18 October 2004 - 10:16 AM
Once upon a time, one summer when I was but a sprout, my family drove from Maryland to Chicago to visit my father's family. We loaded up the 1976 Plymouth Limone ... er, Volare station wagon (in itself the subject of much story), packed books and other amusements for the long drive, and set off with the best of anticipation.
More fools we. We hadn't even gotten out of Maryland when the automotive troubles began. We pulled off the road in Hancock, Maryland, where there was a Chrysler dealer, where the mechanic examined the vehicle and commented, with shrugging of shoulders and upward wafting of palms, that 'it looked like transmission trouble.' We poured more transmission fluid into the vehicle and carried on.
We made it through Pennsylvania and Ohio, stopping every so often to refresh the transmission fluid, and had hopes of making it to Chicago before having to stop for serious repairs. Unfortunately, such was not to be. The car gave out on the second day of the journey, in the middle of the Indiana Toll Road, in the middle of July.
This was in the days before cellular phones existed, much less were widespread, so we were fortunate that a trucker took pity on us and pulled over to help. He gave my father a ride to the nearest gas station/towing facility, and my father returned some time later with a tow truck. Distances being what they were, my mother, sister, and I sat with the car for something like and hour and a half or two hours in the July heat before my father and the tow truck returned.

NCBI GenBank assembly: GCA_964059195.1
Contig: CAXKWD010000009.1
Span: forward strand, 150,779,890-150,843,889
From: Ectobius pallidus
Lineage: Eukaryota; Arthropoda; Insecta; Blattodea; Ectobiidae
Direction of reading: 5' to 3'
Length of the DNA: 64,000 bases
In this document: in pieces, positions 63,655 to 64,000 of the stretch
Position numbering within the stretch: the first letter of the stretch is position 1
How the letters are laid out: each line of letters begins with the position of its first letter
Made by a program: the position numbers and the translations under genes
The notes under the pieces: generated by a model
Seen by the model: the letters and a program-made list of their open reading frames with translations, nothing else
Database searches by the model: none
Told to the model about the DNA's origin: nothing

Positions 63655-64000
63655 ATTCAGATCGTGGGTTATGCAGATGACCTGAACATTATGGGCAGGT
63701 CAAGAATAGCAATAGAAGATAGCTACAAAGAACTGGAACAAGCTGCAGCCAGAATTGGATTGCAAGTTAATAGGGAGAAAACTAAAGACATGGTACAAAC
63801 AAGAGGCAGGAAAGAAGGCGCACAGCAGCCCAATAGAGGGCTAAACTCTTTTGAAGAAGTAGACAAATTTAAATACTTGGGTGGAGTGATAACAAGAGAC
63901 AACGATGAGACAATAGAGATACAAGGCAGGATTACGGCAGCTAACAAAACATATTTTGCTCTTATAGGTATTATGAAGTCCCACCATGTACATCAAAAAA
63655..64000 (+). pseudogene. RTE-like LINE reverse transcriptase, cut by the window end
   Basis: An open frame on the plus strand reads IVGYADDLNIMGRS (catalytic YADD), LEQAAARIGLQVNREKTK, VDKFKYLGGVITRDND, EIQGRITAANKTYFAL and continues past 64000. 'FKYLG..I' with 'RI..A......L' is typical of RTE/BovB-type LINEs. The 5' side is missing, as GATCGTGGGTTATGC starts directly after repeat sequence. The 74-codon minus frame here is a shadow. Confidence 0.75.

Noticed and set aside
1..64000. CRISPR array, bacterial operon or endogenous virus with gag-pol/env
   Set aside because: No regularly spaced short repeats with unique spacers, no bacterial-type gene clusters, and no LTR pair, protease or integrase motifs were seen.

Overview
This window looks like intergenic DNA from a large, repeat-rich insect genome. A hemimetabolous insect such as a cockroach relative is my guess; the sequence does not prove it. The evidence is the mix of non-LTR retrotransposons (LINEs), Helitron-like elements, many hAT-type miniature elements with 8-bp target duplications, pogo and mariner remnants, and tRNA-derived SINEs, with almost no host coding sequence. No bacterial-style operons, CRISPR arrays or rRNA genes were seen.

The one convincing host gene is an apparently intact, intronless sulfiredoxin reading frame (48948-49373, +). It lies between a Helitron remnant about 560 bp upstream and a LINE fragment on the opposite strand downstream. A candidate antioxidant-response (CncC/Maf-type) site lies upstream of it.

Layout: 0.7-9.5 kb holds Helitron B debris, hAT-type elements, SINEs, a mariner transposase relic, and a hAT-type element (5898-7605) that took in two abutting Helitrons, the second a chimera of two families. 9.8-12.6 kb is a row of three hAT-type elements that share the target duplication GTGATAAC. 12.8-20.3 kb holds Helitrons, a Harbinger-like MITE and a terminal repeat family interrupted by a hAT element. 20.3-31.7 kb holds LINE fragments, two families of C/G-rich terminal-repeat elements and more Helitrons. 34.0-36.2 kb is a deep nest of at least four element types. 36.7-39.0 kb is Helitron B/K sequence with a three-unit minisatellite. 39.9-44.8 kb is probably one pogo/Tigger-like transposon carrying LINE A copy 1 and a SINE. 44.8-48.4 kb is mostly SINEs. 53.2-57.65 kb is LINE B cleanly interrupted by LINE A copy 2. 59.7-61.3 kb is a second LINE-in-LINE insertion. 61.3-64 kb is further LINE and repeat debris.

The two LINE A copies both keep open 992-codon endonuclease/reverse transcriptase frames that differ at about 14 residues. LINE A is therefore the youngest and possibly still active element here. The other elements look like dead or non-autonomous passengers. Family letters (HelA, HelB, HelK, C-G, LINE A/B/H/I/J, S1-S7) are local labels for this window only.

It was at this point that we were informed that Triple-A didn't exist in Indiana. I am still somewhat suspicious of this claim, as it sounds too much like a way to bilk them furriners from out East out of the cost of towing the car. But the driver was firm on the point, and the vehicle was eventually towed with the presentation of a credit card.
Somehow, we made it to Chicago, where the car was turned over to the local Aamco franchise and the transmission replaced to the tune of some $700. The mechanic there told us that sometimes, when a transmission was starting to go, he'd find metal shavings in the drip pan. When he'd taken apart our car, he'd found halves of nuts and bolts.
It was with this joyous background that I stood with my husband beside Buttercup on east-bound I-70 yesterday evening and watched the radiator fluid gush out upon the pavement.
The situation was not quite as bad as the one on the Indiana Toll Road. For one thing, we weren't in Indiana; we were a bit east of Frederick. Triple-A does exist in Maryland, as do cell phones. Maman was caravaning with us, and provided fast food and comfort as well as a ride home. Radiators are cheaper to replace than transmissions, and it is not July. Nevertheless we did sit disabled for the better part of the 90-minute service window waiting for a tow truck, even though we were assured that since we were stranded on the interstate we would get priority.
So, how was everyone else's weekend?